In advance of the forthcoming referendum on the UK’s membership of the European Union, Martin Moore, Senior Research Fellow at King’s College London, reflects on the the kind of societal role that technology giants such as Google and Facebook are increasingly playing, arguing that they are not neutral and nor are they simple conduits for news.
Imagine if on June 23 this year British citizens looking atfound the words #VoteIn towards the bottom of the search page. Perhaps they would ignore it and go about their business, or perhaps it would remind them that they had not yet voted and ought to before it was too late. Whatever their views on the EU referendum, such an expression of partisanship may surprise them.
Why? Because most of us still think of Google – and the services of other tech giants such as Facebook or Twitter – as a neutral platform, driven by algorithms and serving only as an unopinionated conduit between users and the information they seek. But tech giants are not neutral, nor are they simply conduits. In fact my new study suggests they are increasingly taking on civic roles, raising questions about their societal responsibilities – responsibilities beyond those to their customers or shareholders.
Billions of people worldwide use Google, Facebook, YouTube, Twitter, or Apple’s services: as a newswire, to join or start campaigns, co-ordinate collective action, or show solidarity. Civil rights campaigners upload videos of human rights abuse to YouTube, voters alert their social network to the fact that they have voted, survivors let followers know they are alive after an attack or natural disaster.
These organisations have empowered people through the tools they provide. Sociologist Manuel Castells has written that the “expansion of mass self-communication” they and others have enabled has “supported an unexpected, extraordinary broadening of the ability of individual and social actors to challenge the power of the state”. Simultaneously, these same organisations gain power as more of us use their services: the power to amplify or obscure campaigns, to filter the news that finds its way into your newsfeed, to activate safety or privacy services or not activate them.
For example, Facebook turned on its Safety Check after the recent attacks in Brussels and Lahore, and the Paris attacks in November last year. But it chose not to enable the feature, which allows people to find out quickly if loved ones are safe, following the bombings in Beirut earlier the same month (Facebook subsequently changed its policy). This, as techno-sociologist Zeynep Tufekci has said, “demonstrates the profoundly political nature of the choices made by major internet platforms”.
The power of these organisations to control these services, who uses them, and how they are used, would be less of an issue for civic society were they not so big. Apple, Google and Microsoft were three of the four most valuable companies at the end of 2015. In the same year Facebook had almost as many active users as there are Muslims worldwide (around 1.5 billion). More than nine in ten smartphones sold globally in 2015 used either the Android (Google) or iOS (Apple) operating system.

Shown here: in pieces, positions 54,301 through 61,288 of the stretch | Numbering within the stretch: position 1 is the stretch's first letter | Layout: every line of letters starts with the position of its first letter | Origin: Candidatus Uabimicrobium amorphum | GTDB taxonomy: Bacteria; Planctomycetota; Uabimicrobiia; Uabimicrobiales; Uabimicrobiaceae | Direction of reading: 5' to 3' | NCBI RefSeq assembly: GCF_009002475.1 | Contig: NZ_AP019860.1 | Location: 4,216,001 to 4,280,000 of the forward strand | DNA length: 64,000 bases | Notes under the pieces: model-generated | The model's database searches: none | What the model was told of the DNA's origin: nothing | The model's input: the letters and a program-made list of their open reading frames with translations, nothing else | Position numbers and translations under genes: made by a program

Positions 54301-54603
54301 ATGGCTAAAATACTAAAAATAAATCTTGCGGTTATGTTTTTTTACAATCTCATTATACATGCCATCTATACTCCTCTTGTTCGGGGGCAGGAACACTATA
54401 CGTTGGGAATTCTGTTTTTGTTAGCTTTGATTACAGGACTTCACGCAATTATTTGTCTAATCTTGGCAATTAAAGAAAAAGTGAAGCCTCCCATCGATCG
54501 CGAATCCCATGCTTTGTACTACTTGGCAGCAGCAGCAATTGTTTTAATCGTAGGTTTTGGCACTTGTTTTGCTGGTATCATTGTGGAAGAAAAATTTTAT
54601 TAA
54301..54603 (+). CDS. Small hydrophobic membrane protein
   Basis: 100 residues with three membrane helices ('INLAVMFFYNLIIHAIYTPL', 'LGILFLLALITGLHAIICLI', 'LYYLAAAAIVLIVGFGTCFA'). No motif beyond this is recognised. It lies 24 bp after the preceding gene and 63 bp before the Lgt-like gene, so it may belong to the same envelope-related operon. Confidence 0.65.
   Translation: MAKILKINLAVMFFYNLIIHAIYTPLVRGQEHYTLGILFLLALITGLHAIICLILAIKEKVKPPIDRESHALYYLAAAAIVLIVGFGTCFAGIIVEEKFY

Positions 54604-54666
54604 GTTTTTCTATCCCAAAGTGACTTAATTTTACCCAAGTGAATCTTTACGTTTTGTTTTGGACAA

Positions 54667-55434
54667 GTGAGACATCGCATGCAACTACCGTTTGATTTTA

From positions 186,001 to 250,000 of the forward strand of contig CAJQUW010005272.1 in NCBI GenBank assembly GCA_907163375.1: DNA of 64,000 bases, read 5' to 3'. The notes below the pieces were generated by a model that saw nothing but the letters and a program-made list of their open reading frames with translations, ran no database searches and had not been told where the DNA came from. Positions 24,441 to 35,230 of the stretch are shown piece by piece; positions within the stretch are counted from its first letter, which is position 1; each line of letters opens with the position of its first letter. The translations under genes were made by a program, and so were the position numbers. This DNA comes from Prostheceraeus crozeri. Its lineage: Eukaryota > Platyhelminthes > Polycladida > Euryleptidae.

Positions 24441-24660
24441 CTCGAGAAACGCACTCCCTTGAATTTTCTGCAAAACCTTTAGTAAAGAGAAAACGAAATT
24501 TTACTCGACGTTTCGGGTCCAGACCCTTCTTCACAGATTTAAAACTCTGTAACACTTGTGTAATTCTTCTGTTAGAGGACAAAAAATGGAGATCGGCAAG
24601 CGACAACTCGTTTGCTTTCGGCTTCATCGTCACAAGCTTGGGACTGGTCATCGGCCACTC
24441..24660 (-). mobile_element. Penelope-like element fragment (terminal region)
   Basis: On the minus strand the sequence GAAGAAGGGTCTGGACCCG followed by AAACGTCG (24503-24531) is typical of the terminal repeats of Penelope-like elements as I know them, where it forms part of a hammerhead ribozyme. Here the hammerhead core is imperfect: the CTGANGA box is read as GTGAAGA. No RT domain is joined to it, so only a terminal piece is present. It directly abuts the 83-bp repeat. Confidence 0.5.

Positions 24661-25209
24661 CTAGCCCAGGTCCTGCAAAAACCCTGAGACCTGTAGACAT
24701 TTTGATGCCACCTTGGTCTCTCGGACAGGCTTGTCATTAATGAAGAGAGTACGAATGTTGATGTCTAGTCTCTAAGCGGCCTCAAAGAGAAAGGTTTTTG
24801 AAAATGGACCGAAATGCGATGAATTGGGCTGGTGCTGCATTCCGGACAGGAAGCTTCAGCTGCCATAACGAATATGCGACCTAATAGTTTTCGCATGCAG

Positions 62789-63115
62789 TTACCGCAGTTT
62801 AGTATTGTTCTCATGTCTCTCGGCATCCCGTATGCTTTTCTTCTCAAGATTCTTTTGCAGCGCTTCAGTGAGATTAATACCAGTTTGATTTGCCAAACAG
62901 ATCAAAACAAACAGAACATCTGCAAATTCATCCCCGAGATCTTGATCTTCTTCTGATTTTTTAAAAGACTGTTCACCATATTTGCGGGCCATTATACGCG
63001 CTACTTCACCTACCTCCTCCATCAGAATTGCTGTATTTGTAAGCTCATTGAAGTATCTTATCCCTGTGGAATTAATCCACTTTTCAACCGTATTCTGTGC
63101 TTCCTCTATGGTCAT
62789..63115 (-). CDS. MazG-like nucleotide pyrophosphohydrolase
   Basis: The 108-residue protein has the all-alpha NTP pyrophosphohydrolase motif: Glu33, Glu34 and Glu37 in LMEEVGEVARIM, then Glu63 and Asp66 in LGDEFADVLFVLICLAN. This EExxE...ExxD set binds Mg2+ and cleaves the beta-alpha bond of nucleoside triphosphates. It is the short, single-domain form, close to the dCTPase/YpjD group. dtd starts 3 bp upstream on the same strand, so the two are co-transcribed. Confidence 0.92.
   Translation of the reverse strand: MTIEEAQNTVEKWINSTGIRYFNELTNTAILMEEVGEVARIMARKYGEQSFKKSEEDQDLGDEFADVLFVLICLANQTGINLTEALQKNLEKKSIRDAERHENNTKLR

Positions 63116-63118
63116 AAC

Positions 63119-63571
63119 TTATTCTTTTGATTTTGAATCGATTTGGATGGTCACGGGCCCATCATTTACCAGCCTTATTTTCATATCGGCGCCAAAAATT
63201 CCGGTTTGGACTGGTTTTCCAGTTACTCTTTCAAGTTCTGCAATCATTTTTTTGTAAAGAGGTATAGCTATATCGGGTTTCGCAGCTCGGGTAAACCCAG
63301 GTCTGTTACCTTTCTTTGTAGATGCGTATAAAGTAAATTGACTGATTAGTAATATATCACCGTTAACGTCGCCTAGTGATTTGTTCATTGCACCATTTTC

Their size and dominance, when combined with the benefits of the network effect (where the value of a service increases the more people use it), suppress effective digital competition and undermine the corrective ability of the market. The level of infrastructure investment required to compete is already out of reach of all but the largest corporations or governments. For example, to run its services Facebook has built four data centres in the US and a fifth in Lulea, Sweden, at a cost of more than US$300m each.
The scale and reach of the tech giants and the growing civic roles they play make it inevitable that governments – democratic and otherwise – will respond. Some already have. In April last year the European Commission launched an antitrust action against Google, claiming it had abused its dominant position in the search market to ‘systematically favour its own comparison shopping product in its general search results pages’.
Yet most of these responses are destined to fail. This is for three reasons: democratic governments have not yet adequately defined the problem with these tech giants that they are trying to solve. They are using legislation and policy approaches unsuited to dealing with these tech organisations and their products. And they do not have a vision of where they would like a future digital society to end up.
It’s urgent we figure out what sort of digital societies we want to live in, and what role the tech giants ought to play. As each week goes by the services provided by these organisations evolve and grow, and become more and more integral to the lives of billions of us. From August 2014 to September 2015 Facebook’s WhatsApp added more users worldwide than the populations of Germany, France, Italy and the UK combined (adding about 300m users). At the same time the tech corporations expand the civic services they offer, from Facebook Instant Articles and Twitter Alerts to Apple News and YouTube’s Human Rights Channel.
The idea of Google encouraging British citizens to vote in or out of Europe in the referendum may seem unlikely, but it is certainly not fanciful, nor would it be unprecedented. On May 22 last year, the day of the Irish referendum on gay marriage, towards the bottom of the home page of VoteYes”.were the words “
This blog gives the views of the author and does not represent the position of the LSE Media Policy Project blog, nor of the London School of Economics and Political Science.
This article was originally published on Inforrm and The Conversation, and is reproduced here with permission and thanks.